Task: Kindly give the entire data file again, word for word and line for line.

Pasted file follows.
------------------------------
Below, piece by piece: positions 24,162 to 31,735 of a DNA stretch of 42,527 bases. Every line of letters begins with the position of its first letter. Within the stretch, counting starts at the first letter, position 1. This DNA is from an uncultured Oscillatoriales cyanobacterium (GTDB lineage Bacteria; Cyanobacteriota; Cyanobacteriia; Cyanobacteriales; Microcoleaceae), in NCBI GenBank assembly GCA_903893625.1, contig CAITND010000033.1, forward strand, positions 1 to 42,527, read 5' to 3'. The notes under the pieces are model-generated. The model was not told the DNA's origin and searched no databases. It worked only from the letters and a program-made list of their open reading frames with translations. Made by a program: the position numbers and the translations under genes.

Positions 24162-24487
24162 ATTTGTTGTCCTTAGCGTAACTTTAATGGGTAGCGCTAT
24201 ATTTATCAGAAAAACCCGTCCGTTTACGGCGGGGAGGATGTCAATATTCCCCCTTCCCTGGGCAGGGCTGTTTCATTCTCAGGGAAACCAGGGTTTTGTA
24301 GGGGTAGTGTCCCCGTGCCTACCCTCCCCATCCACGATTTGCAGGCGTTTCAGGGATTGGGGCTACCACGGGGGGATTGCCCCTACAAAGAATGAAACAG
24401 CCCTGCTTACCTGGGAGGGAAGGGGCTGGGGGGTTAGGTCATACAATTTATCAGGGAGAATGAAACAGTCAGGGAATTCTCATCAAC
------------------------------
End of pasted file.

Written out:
Below, piece by piece: positions 24,162 to 31,735 of a DNA stretch of 42,527 bases. Every line of letters begins with the position of its first letter. Within the stretch, counting starts at the first letter, position 1. This DNA is from an uncultured Oscillatoriales cyanobacterium (GTDB lineage Bacteria; Cyanobacteriota; Cyanobacteriia; Cyanobacteriales; Microcoleaceae), in NCBI GenBank assembly GCA_903893625.1, contig CAITND010000033.1, forward strand, positions 1 to 42,527, read 5' to 3'. The notes under the pieces are model-generated. The model was not told the DNA's origin and searched no databases. It worked only from the letters and a program-made list of their open reading frames with translations. Made by a program: the position numbers and the translations under genes.

Positions 24162-24487
24162 ATTTGTTGTCCTTAGCGTAACTTTAATGGGTAGCGCTAT
24201 ATTTATCAGAAAAACCCGTCCGTTTACGGCGGGGAGGATGTCAATATTCCCCCTTCCCTGGGCAGGGCTGTTTCATTCTCAGGGAAACCAGGGTTTTGTA
24301 GGGGTAGTGTCCCCGTGCCTACCCTCCCCATCCACGATTTGCAGGCGTTTCAGGGATTGGGGCTACCACGGGGGGATTGCCCCTACAAAGAATGAAACAG
24401 CCCTGCTTACCTGGGAGGGAAGGGGCTGGGGGGTTAGGTCATACAATTTATCAGGGAGAATGAAACAGTCAGGGAATTCTCATCAAC